Maybe a used card or a gaming card...
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March 20, 2013 2:35:06 AM

ARICH5 said:
hi, do you have a budget in mind?


I'm looking around 1000 for total build/upgrade. I have 4 1TB drives (video, pics, scratch space) so I'm set there. I'd like a new case but the one I have will make due.
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March 20, 2013 2:35:54 AM

bigcyco1 said:
what power supply do you have make and model ?


Power supply is an enermax eg701ax-ve(w) 600W
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March 20, 2013 2:42:55 AM

Matsushima said:
Core2Duo: Get a good cooler and overclock. Or get a Qxxxx model (i.e Core2Quad)
Graphics: ATI was bought by AMD in 2006 and the ATI name has disappeared in 2010. So if you had sour experiences with ATI before 2006, it probably won't hurt to buy an AMD(ATI) card. Can you spend $250 on a Quadro 410 (the low-end)? There is also a Firepro V4900 card by AMD that is $160
http://www.newegg.com/Product/Product.aspx?Item=N82E168...
If you can't afford less than $150 your choices are very limited...
Maybe a used card or a gaming card...


$250 would be reasonable for graphics, but I've had bad experiences with lower end Quadro's in the past. (Company basically crippled engineers with poor part selection.)

I'm just not sure if $250 on a workstation card will outperform a gaming oriented card for the same price. (I don't need the super stable drivers of a workstation card, but my card is so old even the new lower end quadro will enhance performance greatly)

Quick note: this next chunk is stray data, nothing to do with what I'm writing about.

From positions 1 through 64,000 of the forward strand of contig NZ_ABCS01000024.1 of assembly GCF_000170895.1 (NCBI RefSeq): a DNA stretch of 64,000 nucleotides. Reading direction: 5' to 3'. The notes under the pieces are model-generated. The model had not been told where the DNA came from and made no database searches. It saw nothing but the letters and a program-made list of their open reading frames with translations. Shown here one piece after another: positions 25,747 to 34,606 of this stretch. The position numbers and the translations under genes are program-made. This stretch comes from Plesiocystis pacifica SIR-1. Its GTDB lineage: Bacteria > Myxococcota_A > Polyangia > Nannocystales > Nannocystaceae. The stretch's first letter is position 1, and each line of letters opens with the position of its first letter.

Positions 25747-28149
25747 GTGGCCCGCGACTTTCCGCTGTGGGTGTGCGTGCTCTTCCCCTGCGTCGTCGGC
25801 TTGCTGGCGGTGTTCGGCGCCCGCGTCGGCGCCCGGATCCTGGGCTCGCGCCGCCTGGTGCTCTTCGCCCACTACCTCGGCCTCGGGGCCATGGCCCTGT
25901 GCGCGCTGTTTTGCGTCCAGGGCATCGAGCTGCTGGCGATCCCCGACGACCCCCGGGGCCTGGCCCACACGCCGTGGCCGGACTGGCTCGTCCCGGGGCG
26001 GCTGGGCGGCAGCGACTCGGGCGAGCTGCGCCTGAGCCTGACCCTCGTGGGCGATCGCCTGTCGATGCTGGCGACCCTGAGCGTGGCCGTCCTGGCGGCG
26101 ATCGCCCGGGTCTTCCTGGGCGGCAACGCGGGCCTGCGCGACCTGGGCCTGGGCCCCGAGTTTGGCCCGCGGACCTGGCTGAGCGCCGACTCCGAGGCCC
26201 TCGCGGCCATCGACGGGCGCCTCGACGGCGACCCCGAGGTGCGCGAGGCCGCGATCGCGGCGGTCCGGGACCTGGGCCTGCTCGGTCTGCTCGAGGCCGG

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March 20, 2013 2:56:59 AM

Those of you who work with 3D graphics or 3D modeling applications such as 3DS Max, Maya, POV Ray, etc. You might benefit from purchasing a workstation class graphics card. While these graphics cards are hardware wise identical to lower to mid range gaming graphics cards, what you’re actually paying for are drivers that will accelerate stuff like viewports in your 3D models. It sucks that you have to pay 3x-4x more than a gaming graphics card, but companies like Nvidia and AMD conveniently leave out 3D modeling optimized code so you pretty much have no choice but to purchase these workstation class graphics cards. Below are a couple recommended graphics cards if you’re planning on building a new 3D graphics / modeling workstation. I typically recommend Nvidia graphics cards just because they feature CUDA and CUDA acceleration is something a lot of 3D modeling applications support.